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3.4.4.3 Find Documents

You can use the find() method to query for and return documents from a collection in a database. MySQL Shell provides additional methods to use with the find() method to filter and sort the returned documents.

MySQL provides the following operators to specify search conditions: OR (||), AND (&&), XOR, IS, NOT, BETWEEN, IN, LIKE, !=, <>, >, >=, <, <=, &, |, <<, >>, +, -, *, /, ~, and %.

Find All Documents in a Collection

To return all documents in a collection, use the find() method without specifying search conditions. For example, the following operation returns all documents in the countryinfo collection.

mysql-js> db.countryinfo.find()
[
     {
          "GNP": 828,
          "IndepYear": null,
          "Name": "Aruba",
          "_id": "ABW",
          "demographics": {
              "LifeExpectancy": 78.4000015258789,
              "Population": 103000
          },
          "geography": {
              "Continent": "North America",
              "Region": "Caribbean",
              "SurfaceArea": 193
          },
          "government": {
              "GovernmentForm": "Nonmetropolitan Territory of The Netherlands",
              "HeadOfState": "Beatrix"
          }
          ...
      }
 ]
240 documents in set (0.00 sec)

The method produces results that contain operational information in addition to all documents in the collection.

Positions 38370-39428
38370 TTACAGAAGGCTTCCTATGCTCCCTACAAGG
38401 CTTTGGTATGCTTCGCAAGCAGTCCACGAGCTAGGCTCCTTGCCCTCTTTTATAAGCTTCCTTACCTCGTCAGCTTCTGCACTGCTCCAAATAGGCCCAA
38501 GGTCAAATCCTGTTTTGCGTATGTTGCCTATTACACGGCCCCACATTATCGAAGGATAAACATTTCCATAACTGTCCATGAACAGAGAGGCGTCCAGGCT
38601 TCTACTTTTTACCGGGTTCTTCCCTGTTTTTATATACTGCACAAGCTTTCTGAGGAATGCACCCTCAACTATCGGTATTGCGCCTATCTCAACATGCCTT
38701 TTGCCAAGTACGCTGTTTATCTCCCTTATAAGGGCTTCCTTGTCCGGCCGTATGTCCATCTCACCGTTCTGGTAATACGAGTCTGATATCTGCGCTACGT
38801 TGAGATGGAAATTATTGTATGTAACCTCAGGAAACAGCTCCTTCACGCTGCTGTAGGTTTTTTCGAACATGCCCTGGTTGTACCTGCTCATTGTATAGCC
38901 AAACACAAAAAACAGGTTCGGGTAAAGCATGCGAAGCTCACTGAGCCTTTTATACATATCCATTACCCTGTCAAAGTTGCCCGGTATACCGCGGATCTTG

An empty set (no matching documents) returns the following information:

Empty set (0.00 sec) 
Filter Searches

You can include search conditions with the find() method. The syntax for expressions that form a search condition is the same as that of traditional MySQL. You must enclose all expressions in quotes.

All examples in this section use the countryinfo collection in the world_x database. For the sake of brevity, some of the examples do not display output.

A simple search condition consists of the _id field and unique identifier of a document. The following example returns a single document matching the identifier string:

mysql-js> db.countryinfo.find("_id = 'AUS'")
[
    {
        "GNP": 351182,
        "IndepYear": 1901,
        "Name": "Australia",
        "_id": "AUS",
        "demographics": {
            "LifeExpectancy": 79.80000305175781,
            "Population": 18886000
        },
        "geography": {
            "Continent": "Oceania",
            "Region": "Australia and New Zealand",
            "SurfaceArea": 7741220
        },
        "government": {
            "GovernmentForm": "Constitutional Monarchy, Federation",
            "HeadOfState": "Elisabeth II"
        }
    }
]
1 document in set (0.01 sec)

The following example searches for all countries that have a GNP higher than $500 billion. The countryinfo collection measures GNP in units of million.

mysql-js> db.countryinfo.find("GNP > 500000")
...[output removed]
10 documents in set (0.00 sec)

The Population field in the following query is embedded within the demographics object. To access the embedded field, use a period between demographics and Population to identify the relationship. Document and field names are case sensitive.

mysql-js> db.countryinfo.find("GNP > 500000 and demographics.Population < 100000000")
...[output removed]
6 documents in set (0.00 sec)

Arithmetic operators in the following expression are used to query for countries with a GNP per capita higher than $30000. Search conditions can include arithmetic operators and most MySQL functions.

Note

Seven documents in the countryinfo collection have a population value of zero. Warning messages appear at the end of the output.

mysql-js> db.countryinfo.find("GNP*1000000/demographics.Population > 30000")
...[output removed]
9 documents in set, 7 warnings (0.00 sec)
Warning (Code 1365): Division by 0
Warning (Code 1365): Division by 0
Warning (Code 1365): Division by 0
Warning (Code 1365): Division by 0